Google, the tech giant has planned to change the way it handles link sharing on its Drive and Youtube services. While active users may be able to opt-out, files and movies left on underused or inactive accounts might simply disappear from view.
In 2017, Google released a system update that generates new YouTube unlisted links with various security features, making the content even more difficult to find.
The newer links will also connect more activity to specific accounts and require visitors to log in, allowing access to be tracked and added to each user’s profile.
Users who want to keep sharing their old unlisted videos with public hyperlinks, embeds, and feedback will be able to opt-out on a per-account basis by filling out a form in Youtube’s setting before July 23rd. Re-uploading these videos and leaving them tagged as Unlisted is the only other option.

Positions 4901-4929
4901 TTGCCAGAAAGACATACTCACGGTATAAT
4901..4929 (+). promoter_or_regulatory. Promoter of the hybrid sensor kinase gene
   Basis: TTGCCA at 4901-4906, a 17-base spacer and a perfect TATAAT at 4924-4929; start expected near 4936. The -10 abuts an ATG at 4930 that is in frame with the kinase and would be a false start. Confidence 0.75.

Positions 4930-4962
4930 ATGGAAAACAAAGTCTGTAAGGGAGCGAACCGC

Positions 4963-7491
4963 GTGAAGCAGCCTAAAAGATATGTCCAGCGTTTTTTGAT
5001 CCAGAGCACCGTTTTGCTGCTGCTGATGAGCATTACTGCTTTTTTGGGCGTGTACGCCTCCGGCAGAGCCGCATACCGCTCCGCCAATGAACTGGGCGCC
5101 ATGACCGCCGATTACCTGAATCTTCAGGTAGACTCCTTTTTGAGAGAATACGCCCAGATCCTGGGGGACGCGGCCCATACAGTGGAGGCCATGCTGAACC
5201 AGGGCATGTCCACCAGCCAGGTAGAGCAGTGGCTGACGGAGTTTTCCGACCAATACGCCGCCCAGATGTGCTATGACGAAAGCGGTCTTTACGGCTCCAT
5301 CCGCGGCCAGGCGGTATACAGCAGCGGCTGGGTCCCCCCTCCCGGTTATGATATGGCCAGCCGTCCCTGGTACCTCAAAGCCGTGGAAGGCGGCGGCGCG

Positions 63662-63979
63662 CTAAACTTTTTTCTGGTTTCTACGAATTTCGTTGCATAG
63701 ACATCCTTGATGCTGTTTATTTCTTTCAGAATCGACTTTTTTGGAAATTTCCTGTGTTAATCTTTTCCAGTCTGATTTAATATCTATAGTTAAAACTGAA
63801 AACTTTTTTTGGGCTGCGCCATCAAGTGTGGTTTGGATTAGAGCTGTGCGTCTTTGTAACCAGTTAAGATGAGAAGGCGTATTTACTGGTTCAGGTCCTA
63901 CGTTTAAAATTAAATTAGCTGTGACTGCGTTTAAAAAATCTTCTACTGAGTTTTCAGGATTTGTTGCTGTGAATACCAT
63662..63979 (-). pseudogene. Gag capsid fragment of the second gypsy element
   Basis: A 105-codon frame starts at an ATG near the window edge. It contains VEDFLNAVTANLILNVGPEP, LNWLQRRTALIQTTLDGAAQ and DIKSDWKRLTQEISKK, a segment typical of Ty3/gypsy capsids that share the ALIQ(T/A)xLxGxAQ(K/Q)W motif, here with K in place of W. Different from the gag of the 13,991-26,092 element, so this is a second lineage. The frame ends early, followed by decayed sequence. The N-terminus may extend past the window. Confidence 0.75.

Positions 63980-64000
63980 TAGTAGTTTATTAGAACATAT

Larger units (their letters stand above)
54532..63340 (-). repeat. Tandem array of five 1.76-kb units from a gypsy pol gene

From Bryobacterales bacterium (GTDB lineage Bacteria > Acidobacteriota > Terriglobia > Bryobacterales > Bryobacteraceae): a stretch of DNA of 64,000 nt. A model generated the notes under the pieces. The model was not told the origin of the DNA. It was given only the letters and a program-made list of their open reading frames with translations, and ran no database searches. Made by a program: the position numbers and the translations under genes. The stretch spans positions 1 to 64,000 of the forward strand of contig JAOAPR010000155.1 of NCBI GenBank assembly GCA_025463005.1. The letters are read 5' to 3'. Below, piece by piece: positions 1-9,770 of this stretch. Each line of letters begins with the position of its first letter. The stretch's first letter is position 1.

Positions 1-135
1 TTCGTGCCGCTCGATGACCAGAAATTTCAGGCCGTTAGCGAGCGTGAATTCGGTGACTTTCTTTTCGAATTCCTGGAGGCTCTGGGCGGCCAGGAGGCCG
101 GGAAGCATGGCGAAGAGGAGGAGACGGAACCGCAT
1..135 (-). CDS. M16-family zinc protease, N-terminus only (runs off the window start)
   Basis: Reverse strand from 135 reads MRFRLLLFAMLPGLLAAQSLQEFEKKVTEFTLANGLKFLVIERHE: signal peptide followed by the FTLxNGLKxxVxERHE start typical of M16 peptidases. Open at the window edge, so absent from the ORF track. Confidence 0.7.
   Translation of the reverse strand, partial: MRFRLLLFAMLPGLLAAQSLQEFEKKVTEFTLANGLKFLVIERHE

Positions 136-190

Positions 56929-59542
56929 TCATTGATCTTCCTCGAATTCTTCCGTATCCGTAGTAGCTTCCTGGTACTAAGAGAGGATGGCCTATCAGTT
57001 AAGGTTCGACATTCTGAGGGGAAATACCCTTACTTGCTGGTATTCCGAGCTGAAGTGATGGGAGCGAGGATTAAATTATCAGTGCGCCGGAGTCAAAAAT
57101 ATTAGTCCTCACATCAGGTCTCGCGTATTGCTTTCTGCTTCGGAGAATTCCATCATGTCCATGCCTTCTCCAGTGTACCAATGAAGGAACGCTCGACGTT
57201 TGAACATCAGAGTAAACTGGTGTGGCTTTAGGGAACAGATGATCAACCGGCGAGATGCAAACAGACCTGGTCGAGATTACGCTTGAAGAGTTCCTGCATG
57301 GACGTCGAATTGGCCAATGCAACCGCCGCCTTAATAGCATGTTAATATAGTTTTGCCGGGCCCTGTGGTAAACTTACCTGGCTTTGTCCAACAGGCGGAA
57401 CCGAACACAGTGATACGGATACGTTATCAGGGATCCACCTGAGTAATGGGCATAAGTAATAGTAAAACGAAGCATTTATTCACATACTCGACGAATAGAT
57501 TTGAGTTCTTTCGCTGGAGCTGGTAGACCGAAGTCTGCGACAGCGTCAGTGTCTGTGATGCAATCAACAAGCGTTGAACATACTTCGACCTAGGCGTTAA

A similar update is planned for Google Drive. Clicking a link to access cloud-stored files will now include a resource key that determines who does or does not get access.
Once the update has been applied to a file, users who haven’t viewed the file before will need to use a URL containing the resource key to acquire access, whereas those who have viewed the file before or have direct access will not require the resource key to gain access.
If users choose to reupload their unlisted videos, the data associated with the original upload, like views or comments, won’t transfer. Any embedded videos using the old link would also need to be updated to the new video URL, Google said in a blog post.
If this isn’t the case, the user may have to request access to the file or folder through a personal Gmail account, and they will receive an email after July 26th alerting if any files are affected by the change. And if any links in the account are identified as affected, then the user will be able to opt for a ‘security upgrade’ before September 13th.